This year, in the RNZB’s 60th anniversary year, we wanted to do something a bit different to celebrate this amazing national treasure – today arguably at its height.
Over a cheeky glass of Nautilus or two with Morven McAuley from Antipodes Water Company, the idea of the Ballet Banquet was born. We were motivated by the similarities we saw between the hard work, exacting standards and painstaking attention to detail we saw in the ballet all aimed at producing something exquisite and graceful on stage, with the world of hospitality in which we spend most of our time.
Last night, 50 guests arrived at the Civic Theatre with little idea of what to expect. After a behind the scenes view of dancers warming up for Swan Lake, guests settled down to a 6 course dinner, each course inspired by a different classical ballet from the RNZB’s repertoire. Throughout the evening, they were serenaded by Claire Cowan’s Blackbird ensemble. Claire had written 6 original pieces for the evening – each interpreting the refrain from the relevant ballet.
This was at the same time one of the most fun and challenging meals I have ever had to choose wines for.
Take Chef Ed Verner’s description of the first course for example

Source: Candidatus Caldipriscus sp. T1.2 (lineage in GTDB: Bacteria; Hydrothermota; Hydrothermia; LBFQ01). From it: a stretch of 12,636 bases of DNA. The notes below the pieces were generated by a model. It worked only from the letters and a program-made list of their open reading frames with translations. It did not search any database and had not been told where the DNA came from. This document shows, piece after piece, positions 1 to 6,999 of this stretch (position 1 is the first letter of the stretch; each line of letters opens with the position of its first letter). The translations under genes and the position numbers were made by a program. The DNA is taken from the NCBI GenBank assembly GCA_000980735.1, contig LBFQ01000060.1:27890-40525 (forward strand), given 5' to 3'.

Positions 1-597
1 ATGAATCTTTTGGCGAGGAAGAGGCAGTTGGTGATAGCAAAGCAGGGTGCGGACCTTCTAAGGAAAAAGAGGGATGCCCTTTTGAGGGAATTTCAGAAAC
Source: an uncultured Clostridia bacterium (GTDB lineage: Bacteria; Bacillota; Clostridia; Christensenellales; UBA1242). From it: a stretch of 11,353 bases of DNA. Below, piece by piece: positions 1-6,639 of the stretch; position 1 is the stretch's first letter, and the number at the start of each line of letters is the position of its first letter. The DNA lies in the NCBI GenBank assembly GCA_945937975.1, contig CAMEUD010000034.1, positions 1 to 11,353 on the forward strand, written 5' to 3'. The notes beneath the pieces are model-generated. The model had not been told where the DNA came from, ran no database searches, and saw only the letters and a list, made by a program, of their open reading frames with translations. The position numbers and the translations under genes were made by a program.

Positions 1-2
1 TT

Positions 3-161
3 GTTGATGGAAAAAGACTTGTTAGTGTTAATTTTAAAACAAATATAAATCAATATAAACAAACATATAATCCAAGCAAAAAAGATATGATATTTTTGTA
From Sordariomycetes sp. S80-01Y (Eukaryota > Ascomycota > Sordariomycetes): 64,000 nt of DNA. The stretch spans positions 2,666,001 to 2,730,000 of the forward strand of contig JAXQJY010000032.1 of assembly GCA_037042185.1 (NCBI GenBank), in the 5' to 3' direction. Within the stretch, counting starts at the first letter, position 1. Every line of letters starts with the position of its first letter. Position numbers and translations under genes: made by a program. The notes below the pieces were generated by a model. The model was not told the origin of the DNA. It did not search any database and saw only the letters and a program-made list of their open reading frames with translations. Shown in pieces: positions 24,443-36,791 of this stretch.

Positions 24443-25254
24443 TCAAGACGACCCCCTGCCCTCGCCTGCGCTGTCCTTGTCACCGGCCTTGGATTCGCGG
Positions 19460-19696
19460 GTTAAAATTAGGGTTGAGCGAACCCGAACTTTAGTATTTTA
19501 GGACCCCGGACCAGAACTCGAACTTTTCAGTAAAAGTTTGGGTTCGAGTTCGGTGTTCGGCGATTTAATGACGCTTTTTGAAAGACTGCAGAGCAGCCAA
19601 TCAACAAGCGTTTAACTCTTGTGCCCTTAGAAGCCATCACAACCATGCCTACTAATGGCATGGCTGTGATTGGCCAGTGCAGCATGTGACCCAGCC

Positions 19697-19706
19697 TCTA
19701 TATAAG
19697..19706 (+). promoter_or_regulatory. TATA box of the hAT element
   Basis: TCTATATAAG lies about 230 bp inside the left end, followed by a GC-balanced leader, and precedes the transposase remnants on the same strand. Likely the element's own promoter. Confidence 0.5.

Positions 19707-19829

Innocence. Brawling. Devastation.
Scampi. Pork. Black garlic.
I wanted the dish to be a blanket of white and flowers to symbolise the innocence and love of Romeo & Juliet. People have to break through the innocence, and underneath find unexpected dark shades representing destruction. I combined the textures of ingredients so that the lasting visual on the plate would be total devastation.
The white consisted of horseradish, coconut and squid with garnishes of rose, radish flowers and sliced turnips.”
We chose a Sauvignon Blanc to serve with this dish. With so many complex flavours going on a traditional “match” was never going to be possible. But it was fun to serve an older vintage of Nautilus Sauvignon Blanc. Our Sauvignon, unlike many others from the region, develops beautiful texture and weight with age, and the flavours soften whilst still retaining freshness. A slightly aged vintage of Sauvignon with food is my favourite way to enjoy this variety – and from the comments of our guests, I think they were impressed as well. The scampi, black garlic and horseradish worked well with the cleansing acidity and fresh citrus flavours of the Sauvignon.
Innocence. Brawling. Devastation.
Winter Vegetables. Sour cream. Pear
Turning a story consisting of so much sweetness into a savoury starter was probably my hardest challenge. I focused on the colour and playfulness I imagined from the story while pushing the sweet thematic elements as far as I could.